Sunday, October 16, 2011

Results of the Elections

So, from 7 a.m to 7 p.m yesterday tens of thousands (or hundreds of thousands?) of Omanis went to place their votes for Majlis Al Shura 2011-2015 (closest Oman will ever get to having a parliament). I did not vote because elections in Salalah are driven by tribal power and at the moment, there's no point. None of the my peers voted either. According to Twitter, 24,074 people in Salalah voted for 2-seats out of 32 candidates. Looks like a protest leader got the highest votes. Quite interesting. In Taqah (a town east of Salalah), the winner was also a protest leader who was in jail for 52 days after the army took over Freedom Square Parking Lot on May 12. I'm impressed. I thought you weren't allowed to step forward as a candidate with a criminal record.

So, winners in Dhofar are:

Taqah: Salim Mohammed Salim Al Mashani (protest leader)

Thumrait: Salim Said Salim Ghawas

Salalah: Salim Suhail Al Sum Bait Said + Salim Ali Ahmed Al Kathiri

Rakhyut: Mohammed Salim Issa Al Amri

Sadah: Ramis Amer Al Mahri

Mirbat: Salim Mohammed Faraj Al Shahri

Shaleem & Hilanyiat Islands: Maktoom Al Mahri

Maqshan: Saleh Al Shashai

Dhalkut: Ahmed Salim Ali Rafait

Mazyoona: Salim Said Al Harizi

As I anticipated, no women won in Dhofar. One of them walked away with over 100 votes, but that's about it. For Salalah, Salim Bait Said walked away with around 5000 votes according to my sources, but I'm waiting for official information. The second person had over 2000 votes. Said Saad Al Shahri (former Shura member) almost won again, but Salim Al Kathiri beat him by 170 votes. Keep in mind that tribal committees counted voters ages ago, and could calculate who would win. No surprise for Salalah. If you want to see the total list of winner from Oman, here's the link. Only one woman made it to Majlis Al Shura in Oman even though there were 77 female candidates. Tsk tsk.


  1. I think it's really sad that you and your peers didn't vote. The system may not be perfect (nor the candidates) but I think it's really important to vote nonetheless. People over the ages have fought to have the right to vote and many people still don't have that opportunity.

  2. Just to protect myself from a lawsuit for breach of your copyright! ;-)

  3. i see the name salim is quite popolar during this vote!!

  4. I wished I was in Salalah and went with my mother to vote....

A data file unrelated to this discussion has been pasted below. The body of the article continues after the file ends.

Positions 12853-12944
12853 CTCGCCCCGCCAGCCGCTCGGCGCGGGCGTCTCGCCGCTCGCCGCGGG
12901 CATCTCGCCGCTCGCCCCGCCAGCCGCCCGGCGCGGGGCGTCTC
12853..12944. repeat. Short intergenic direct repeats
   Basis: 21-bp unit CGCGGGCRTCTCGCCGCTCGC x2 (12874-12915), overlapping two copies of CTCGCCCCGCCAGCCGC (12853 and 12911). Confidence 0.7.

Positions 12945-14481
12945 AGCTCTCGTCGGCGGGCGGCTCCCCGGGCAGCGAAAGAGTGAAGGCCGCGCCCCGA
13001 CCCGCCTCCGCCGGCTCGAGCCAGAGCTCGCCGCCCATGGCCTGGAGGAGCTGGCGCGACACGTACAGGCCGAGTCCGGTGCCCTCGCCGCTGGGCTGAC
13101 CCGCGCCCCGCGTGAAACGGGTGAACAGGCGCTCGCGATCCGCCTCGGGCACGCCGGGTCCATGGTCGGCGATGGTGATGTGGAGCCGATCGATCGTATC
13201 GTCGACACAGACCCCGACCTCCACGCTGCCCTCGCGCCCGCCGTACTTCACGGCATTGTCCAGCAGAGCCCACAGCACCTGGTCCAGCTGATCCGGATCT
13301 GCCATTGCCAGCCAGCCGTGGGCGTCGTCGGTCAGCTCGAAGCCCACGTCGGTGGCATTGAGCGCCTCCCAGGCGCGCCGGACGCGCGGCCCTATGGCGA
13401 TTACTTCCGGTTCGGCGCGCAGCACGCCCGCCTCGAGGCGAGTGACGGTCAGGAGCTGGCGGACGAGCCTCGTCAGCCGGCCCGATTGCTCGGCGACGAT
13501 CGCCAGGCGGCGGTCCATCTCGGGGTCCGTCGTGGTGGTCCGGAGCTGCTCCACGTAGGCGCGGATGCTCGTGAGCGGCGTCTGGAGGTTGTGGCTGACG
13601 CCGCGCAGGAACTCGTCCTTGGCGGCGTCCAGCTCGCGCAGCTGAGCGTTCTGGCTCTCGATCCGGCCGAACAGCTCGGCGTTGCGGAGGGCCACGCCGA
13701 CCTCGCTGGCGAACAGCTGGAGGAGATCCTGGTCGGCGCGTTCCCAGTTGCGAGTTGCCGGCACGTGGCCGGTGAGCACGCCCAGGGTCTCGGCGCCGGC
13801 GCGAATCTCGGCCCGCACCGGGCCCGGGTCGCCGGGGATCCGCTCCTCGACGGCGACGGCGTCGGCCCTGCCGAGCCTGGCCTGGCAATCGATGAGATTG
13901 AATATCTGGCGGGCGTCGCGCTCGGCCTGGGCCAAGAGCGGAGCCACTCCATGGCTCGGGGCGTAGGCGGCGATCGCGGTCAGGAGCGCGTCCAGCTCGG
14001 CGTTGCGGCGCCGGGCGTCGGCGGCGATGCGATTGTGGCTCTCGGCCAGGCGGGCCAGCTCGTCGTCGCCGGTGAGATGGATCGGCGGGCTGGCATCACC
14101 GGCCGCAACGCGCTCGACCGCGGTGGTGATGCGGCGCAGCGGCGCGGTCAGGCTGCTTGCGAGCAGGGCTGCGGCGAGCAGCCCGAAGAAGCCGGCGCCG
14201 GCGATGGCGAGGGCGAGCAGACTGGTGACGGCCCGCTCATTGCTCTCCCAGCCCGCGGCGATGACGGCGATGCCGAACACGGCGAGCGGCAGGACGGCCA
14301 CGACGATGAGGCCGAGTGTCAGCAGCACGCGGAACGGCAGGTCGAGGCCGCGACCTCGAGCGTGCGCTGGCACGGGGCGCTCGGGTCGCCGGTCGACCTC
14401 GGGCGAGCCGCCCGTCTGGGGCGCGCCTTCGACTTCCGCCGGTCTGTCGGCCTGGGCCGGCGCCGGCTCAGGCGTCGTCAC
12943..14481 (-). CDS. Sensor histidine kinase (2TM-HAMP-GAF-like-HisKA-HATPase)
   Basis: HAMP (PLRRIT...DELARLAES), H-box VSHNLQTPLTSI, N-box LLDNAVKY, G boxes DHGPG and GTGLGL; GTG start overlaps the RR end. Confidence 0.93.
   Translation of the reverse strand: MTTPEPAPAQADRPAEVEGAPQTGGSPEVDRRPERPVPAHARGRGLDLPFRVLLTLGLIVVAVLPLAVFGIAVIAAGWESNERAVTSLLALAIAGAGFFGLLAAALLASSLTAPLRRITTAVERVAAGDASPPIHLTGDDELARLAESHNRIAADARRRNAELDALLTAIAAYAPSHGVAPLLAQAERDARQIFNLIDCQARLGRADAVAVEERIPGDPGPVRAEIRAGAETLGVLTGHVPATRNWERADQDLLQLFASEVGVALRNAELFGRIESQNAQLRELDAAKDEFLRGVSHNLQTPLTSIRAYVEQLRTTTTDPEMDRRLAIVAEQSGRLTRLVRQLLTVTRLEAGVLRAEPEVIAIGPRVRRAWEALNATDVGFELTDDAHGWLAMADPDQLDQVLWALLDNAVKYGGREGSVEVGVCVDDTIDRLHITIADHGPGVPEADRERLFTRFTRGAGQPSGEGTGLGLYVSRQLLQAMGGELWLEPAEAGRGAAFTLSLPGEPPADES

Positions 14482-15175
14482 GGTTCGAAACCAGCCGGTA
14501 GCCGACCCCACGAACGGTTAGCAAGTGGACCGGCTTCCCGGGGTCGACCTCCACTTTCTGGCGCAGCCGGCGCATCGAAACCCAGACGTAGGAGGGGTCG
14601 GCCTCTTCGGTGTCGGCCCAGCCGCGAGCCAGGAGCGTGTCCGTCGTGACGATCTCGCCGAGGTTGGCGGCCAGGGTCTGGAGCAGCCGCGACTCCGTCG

My sisters spent three hours updating and analysing the results in whatsapp. The final results of salalah came out around 3 am.

  5. My family voted for only one candidate except some of my sisters who voted for women. they did so just to support women and 'give them a chance'. Oman TV yesterday showed all the results from the beginning to the end. At first we thought the family's favourite candidate was going to win but when he needed around 140 votes to go back to the second place the numbers started raising against him and it was kind of clear he wasnt going to win..

    lol sisters' analysis.

  6. So where were the 'NOT TRIBAL' candidates? If all these people like yourself are not bothering to vote then why isn't someone standing for the council themselves? Even the protest leader got himself a job!

  7. FYI: 2 protest leaders from Liwa and Shinas won election for their Willayats also ;)

    Good job folks

  8. I think it's great that some of those involved in demonstrations earlier in the year had the balls and the commitment to put up a candidate, back him and elect him. HM answered the initial protests in a matter of days with a rapid acceleration of political reform, and this is it.

    Honestly, I was sceptical that any would "walk the walk", but they have and it's a wonderful thing: now the demonstrators have "their boys" in the big house, let's see what they come up with in terms of draft legislation etc, but also, let's see how they communicate and serve those who elected them. Better be way ahead of those they were condemning before! Good luck, and may they all serve their communities well (and remember that they represent all of their constituency, not just those who voted for them!)